Lingle angles to hold Lagareta at UH post
The restructuring of the Board of Regents complicates the issue
Setting up a possible constitutional confrontation with the Democratic-controlled Senate, Gov. Linda Lingle said a University of Hawaii regent whose nomination was rejected by the Senate can still serve for two more years.
Remaking the UH Board of Regents
The Board of Regents consists of 15 people, although there are only 10 members of the current board.
» Continuing: Chairman Allan Landon (until 2009), James J.C. Haynes II (until 2010), Ronald Migita (until 2009)
» Regents whose terms expire June 30: Vice Chairman Andres Albano Jr., Byron Bender, student regent Michael Dahilig, Ramon de la Pena, Marlene Hapai, Jane Tatibouet, Kitty Lagareta
» New regents who start July 1: Artemio Baxa, Carl A. Carlson Jr., Teena M. Rasmussen, Harvey Tajiri, Howard Karr, Dennis Hirota
The Senate voted 16-9 Thursday against another term for Kitty Lagareta, an adviser to the Republican governor and an outspoken critic of the Legislature's involvement with the university.
Lingle said yesterday that she thought the Senate's vote was "a big mistake," and went on to say that she believes Lagareta will not have to leave the board, which oversees the management of the state's public higher-education system.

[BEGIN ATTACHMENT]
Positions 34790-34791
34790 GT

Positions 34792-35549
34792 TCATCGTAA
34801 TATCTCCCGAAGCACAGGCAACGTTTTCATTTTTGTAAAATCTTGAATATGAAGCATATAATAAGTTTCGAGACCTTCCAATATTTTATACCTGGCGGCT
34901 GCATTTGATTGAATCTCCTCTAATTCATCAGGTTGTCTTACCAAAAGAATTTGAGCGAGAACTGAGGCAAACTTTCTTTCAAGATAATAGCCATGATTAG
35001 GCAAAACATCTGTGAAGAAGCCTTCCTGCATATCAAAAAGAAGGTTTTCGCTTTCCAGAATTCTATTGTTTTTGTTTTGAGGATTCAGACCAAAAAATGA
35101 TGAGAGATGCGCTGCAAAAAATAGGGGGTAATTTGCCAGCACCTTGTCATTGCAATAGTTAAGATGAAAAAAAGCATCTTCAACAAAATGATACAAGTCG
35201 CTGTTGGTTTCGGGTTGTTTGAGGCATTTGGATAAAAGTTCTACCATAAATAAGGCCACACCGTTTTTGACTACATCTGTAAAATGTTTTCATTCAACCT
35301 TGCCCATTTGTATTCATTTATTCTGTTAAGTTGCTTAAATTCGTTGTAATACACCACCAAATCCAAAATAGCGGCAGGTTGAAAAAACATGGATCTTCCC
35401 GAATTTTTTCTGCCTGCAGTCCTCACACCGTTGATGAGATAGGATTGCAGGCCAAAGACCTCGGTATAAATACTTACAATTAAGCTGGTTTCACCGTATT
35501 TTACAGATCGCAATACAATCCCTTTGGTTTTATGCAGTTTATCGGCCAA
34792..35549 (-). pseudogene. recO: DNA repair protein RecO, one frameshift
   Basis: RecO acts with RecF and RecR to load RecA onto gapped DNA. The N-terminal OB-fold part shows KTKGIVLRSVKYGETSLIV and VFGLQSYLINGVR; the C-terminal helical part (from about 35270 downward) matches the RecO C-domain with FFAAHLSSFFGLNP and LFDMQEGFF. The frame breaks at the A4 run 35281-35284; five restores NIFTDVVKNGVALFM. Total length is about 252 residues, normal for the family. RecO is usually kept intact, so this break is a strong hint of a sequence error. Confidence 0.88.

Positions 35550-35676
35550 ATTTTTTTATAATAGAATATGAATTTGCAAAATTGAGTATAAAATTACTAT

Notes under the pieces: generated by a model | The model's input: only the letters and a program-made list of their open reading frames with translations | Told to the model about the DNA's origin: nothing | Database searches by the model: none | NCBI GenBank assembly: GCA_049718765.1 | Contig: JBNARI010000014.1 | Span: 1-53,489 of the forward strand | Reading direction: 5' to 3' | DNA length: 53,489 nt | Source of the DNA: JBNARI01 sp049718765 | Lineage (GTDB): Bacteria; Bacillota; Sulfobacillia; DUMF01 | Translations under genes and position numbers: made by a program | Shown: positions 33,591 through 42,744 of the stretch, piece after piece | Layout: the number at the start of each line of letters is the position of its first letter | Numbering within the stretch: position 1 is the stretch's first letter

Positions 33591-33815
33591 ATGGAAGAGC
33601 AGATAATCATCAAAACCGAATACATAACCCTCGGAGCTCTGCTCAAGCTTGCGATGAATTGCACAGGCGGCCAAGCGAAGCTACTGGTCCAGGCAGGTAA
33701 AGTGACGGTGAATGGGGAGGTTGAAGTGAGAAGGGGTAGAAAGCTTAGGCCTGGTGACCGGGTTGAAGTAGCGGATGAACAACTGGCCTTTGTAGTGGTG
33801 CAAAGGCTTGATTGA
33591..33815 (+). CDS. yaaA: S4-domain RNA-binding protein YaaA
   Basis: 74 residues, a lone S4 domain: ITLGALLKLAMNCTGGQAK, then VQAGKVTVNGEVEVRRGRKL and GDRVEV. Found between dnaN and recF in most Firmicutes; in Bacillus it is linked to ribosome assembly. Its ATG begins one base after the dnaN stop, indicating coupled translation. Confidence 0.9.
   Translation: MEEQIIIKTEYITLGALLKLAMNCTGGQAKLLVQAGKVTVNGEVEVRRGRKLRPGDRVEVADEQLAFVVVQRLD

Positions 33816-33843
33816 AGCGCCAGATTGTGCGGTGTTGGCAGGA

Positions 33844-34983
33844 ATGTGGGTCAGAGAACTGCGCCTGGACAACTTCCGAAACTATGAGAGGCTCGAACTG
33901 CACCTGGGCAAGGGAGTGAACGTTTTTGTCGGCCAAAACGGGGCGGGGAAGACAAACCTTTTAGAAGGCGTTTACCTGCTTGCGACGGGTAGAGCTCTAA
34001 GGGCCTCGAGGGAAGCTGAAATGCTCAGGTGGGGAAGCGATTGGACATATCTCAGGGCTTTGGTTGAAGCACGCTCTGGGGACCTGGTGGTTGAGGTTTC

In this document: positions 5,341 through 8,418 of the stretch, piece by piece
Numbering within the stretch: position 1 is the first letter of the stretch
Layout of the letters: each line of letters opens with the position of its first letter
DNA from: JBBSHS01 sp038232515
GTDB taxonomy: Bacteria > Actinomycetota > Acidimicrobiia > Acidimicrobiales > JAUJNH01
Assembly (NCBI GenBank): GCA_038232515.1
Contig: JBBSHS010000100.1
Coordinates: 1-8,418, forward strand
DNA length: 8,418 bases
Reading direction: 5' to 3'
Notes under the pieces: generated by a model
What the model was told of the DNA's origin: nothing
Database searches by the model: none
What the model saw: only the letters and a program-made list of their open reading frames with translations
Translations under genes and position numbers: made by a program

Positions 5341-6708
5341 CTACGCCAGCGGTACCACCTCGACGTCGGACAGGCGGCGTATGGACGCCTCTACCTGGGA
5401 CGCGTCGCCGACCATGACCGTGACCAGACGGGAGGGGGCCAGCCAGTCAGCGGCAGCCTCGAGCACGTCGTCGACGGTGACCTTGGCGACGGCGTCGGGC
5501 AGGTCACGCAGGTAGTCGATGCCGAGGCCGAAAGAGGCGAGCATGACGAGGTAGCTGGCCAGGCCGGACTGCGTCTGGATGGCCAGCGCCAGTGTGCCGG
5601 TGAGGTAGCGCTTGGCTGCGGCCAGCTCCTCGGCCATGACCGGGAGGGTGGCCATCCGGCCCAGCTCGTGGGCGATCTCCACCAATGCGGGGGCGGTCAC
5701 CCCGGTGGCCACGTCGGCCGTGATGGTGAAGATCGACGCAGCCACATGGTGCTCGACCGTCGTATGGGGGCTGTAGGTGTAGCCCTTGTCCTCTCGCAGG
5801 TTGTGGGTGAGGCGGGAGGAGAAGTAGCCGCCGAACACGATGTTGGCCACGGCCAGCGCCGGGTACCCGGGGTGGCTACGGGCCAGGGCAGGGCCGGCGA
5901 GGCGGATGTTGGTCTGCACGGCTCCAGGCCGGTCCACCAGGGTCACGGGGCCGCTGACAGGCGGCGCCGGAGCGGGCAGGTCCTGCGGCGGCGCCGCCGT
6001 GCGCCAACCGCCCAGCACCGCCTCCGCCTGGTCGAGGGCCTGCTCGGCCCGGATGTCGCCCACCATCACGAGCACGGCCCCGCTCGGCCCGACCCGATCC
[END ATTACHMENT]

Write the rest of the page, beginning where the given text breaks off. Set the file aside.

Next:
"She is a holdover, and she will be able to continue serving," Lingle said. State law allows regents to hold over or serve after the expiration of their terms "until the member's successor has been appointed by the governor and confirmed by the Senate."
But the state Constitution says regents must be approved by the Senate.
What is complicating the issue is a new law and constitutional amendment that created a committee to select regent candidates and expanded the size of the board to 15 from 12 members.
Senate Majority Leader Gary Hooser said, "it is not in the best interest of the university" for the governor to attempt to keep Lagareta on the board.
"I think its clearly an attempt to circumvent the constitutional authority of the Senate," said Hooser (D, Kauai-Niihau).
"The Senate intent is very clear."
Lagareta said yesterday she was not aware that the governor might try to keep her on the board.
"I really don't know anything about it," Lagareta said. "I haven't talked to her (the governor) about it."
Besides the constitutional question over Lagareta, the issue of holding over regents could affect the composition of the board after June 30.
Six new regents were confirmed by the Senate before the Legislature adjourned, but the governor still must name six others.
If she does not nominate anyone else for the positions, regents whose terms expire on June 30 may be asked to continue, and under Lingle's interpretation, they would be able to serve for two more years without Senate approval.
Regent and former legislator Jane Tatibouet said yesterday she has not been told what will happen after her term expires, but would continue to serve if asked.
Tatibouet said a board with so many new members would need some transition time to learn about the workings of the university system. "There's a huge learning curve involved in being a regent."